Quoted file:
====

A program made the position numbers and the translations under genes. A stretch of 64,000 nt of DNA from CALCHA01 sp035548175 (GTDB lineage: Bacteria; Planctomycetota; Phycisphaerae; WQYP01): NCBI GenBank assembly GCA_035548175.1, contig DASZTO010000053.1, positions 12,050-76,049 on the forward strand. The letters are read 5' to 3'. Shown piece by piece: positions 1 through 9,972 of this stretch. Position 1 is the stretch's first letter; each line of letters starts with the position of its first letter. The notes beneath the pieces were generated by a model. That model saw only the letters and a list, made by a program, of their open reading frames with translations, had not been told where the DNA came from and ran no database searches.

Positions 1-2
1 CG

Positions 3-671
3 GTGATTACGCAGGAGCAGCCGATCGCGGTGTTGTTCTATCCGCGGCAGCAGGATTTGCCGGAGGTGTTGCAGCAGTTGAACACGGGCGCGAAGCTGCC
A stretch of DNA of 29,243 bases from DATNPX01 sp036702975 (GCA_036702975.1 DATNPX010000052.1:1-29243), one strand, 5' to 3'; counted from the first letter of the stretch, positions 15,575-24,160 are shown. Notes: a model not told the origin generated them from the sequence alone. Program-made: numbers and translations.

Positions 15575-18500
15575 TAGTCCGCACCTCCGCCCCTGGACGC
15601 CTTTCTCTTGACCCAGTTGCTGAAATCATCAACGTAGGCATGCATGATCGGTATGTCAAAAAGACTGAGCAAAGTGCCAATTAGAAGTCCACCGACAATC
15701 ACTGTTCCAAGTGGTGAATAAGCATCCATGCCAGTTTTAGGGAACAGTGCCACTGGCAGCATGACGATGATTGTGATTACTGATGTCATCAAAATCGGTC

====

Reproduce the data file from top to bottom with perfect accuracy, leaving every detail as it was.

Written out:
A program made the position numbers and the translations under genes. A stretch of 64,000 nt of DNA from CALCHA01 sp035548175 (GTDB lineage: Bacteria; Planctomycetota; Phycisphaerae; WQYP01): NCBI GenBank assembly GCA_035548175.1, contig DASZTO010000053.1, positions 12,050-76,049 on the forward strand. The letters are read 5' to 3'. Shown piece by piece: positions 1 through 9,972 of this stretch. Position 1 is the stretch's first letter; each line of letters starts with the position of its first letter. The notes beneath the pieces were generated by a model. That model saw only the letters and a list, made by a program, of their open reading frames with translations, had not been told where the DNA came from and ran no database searches.

Positions 1-2
1 CG

Positions 3-671
3 GTGATTACGCAGGAGCAGCCGATCGCGGTGTTGTTCTATCCGCGGCAGCAGGATTTGCCGGAGGTGTTGCAGCAGTTGAACACGGGCGCGAAGCTGCC
A stretch of DNA of 29,243 bases from DATNPX01 sp036702975 (GCA_036702975.1 DATNPX010000052.1:1-29243), one strand, 5' to 3'; counted from the first letter of the stretch, positions 15,575-24,160 are shown. Notes: a model not told the origin generated them from the sequence alone. Program-made: numbers and translations.

Positions 15575-18500
15575 TAGTCCGCACCTCCGCCCCTGGACGC
15601 CTTTCTCTTGACCCAGTTGCTGAAATCATCAACGTAGGCATGCATGATCGGTATGTCAAAAAGACTGAGCAAAGTGCCAATTAGAAGTCCACCGACAATC
15701 ACTGTTCCAAGTGGTGAATAAGCATCCATGCCAGTTTTAGGGAACAGTGCCACTGGCAGCATGACGATGATTGTGATTACTGATGTCATCAAAATCGGTC